Thursday, January 13, 2011

The Biblical Worldview vs that of Materialists


“For I am not ashamed of the Gospel of Christ, for it is the power of God to salvation for everyone who believes....” Romans 1:16

Alice C. Linsley


It is difficult for materialists to approach the study of the Bible, religion, or the question of faith with anything resembling objectivity.  The material world is all there and miracles are, in the words of David Hume, "a transgression of a law of nature by a particular volition of the Deity, or by the interposition of some invisible agent."  An Enquiry concerning Human Understanding (Section 10)  This is not the biblical view of miracles, but that hardly matters when one relegates the Bible, religion, and faith to the realm of fantasy, invention and superstition. Materialists regard religion in general as the invention of deluded minds. To their way of thinking those who believe that miracles happen and Jesus Christ is the Son of God are naive, brain-washed or stand to profit from their connection to the religious establishment. Their confidence, contrary to the evidence, rests on the assumption that this Gospel concerning Jesus Christ is a conspiracy, a fabrication.

No wonder they prefer to ignore scientific research that verifies biblical claims. For example, materialists are generally not interested in biblical archaeology or biblical anthropology because both draw on science to verify as historical events and persons of the Bible.
 
St. Anthony the Great articulated the biblical worldview when he wrote: "God’s providence controls the universe. It is present everywhere. Providence is the sovereign Logos of God, imprinting form on the unformed materiality of the world, making and fashioning all things. Matter could not have acquired an articulated structure were it not for the directing power of the Logos, who is the Image, Intellect, Wisdom and Providence of God.”

In the biblical view, miracles are patterns in a singular universe that reflects a divine plan.  They are not discerned by those who insist on randomness.
The materialist is shaken by the reality of which St. Anthony speaks. He is so thoroughly shaken that he must escape into fantasies about a universe governed by randomness, about the human being as just another creature, and about there being nothing beyond what we can experience. He invents creatures to fit his  theory of human origins but has no physical evidence for such creatures, since they never existed. He attributes Christianity to the Jews and then illogically insists that the Jews corrupted Jesus' true religion. He often lifts up the Gnostics as having the right end of the stick and then pokes fun at the idea of secret knowledge for a chosen few.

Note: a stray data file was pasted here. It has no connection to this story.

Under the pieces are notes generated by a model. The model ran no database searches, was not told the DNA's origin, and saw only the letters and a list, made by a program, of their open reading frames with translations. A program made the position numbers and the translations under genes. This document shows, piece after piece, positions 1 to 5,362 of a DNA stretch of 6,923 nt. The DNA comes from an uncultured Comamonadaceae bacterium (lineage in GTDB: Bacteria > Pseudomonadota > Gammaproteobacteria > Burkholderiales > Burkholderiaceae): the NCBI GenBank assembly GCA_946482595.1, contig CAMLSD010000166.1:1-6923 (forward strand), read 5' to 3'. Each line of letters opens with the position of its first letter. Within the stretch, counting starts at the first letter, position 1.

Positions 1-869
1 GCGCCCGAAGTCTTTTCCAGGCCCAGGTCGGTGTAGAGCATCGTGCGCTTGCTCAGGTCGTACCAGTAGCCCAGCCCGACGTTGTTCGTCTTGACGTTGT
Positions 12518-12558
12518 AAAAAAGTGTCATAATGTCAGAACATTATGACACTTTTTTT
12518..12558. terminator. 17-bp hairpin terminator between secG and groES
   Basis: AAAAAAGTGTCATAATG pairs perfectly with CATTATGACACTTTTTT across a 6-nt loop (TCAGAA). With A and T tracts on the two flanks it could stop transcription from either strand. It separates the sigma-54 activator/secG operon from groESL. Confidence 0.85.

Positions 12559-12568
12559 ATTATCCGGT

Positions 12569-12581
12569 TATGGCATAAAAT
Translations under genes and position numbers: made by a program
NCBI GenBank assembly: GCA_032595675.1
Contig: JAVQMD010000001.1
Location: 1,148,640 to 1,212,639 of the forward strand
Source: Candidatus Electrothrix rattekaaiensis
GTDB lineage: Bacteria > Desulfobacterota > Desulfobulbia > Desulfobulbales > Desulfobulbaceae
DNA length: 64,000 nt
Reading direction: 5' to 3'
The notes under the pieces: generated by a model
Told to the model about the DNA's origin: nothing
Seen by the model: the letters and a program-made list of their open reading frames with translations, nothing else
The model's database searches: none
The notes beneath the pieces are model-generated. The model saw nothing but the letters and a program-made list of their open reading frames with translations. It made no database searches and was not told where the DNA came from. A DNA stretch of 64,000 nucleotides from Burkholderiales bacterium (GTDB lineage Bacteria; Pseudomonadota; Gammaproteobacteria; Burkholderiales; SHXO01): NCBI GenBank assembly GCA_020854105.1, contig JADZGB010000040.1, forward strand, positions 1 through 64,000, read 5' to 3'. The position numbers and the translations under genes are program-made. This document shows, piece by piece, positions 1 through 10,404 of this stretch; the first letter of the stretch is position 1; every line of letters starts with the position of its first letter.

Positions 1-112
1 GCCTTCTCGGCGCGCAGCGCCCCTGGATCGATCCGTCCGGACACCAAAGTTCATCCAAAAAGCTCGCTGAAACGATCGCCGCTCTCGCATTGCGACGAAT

Most materialists should be delighted with my discovery that Abraham and his ancestors looked forward to the appearance of the Son of God in human form and believed that He would be born from their blood line. They might argue that because the promise of the Son existed before Abraham's time, Christianity is so terribly old that it should be relegated to the realm of extinct entities. But it is also possible that their confidence would be shaken by the fact that the Jews didn't invent Christianity; that instead, this belief in the promised Son of God developed organically from a time before Abraham; that Abraham himself received from his ancestors belief in a God-man who would destroy evil and restore Paradise. They can't explain how this belief in the Incarnate Son of God could be preserved from ancient times to this day. Just as none are able to explain how the 318 bishops who came to the Council of Nicea from around the world and had not formerly communicated with each other should hold a consistent view of Jesus Christ. Such preservation of Truth can't be explained by material mechanisms.

The materialist worldview is riddled with holes and a thoughtful materialist recognizes this. This is why many materialists are nihilists deep down.  Randomness can't express the patterns that comprise the fundamental geometry of the universe.  In randomness there are no patterns by which we can deduce meaning.  Without patterns we must conclude that there is no meaning to the universe.  Ultimately, we slip in nihilism.  That's one of the ironies of Philosophy - that the materialist worldview must deny itself and conclude that there is nothing.

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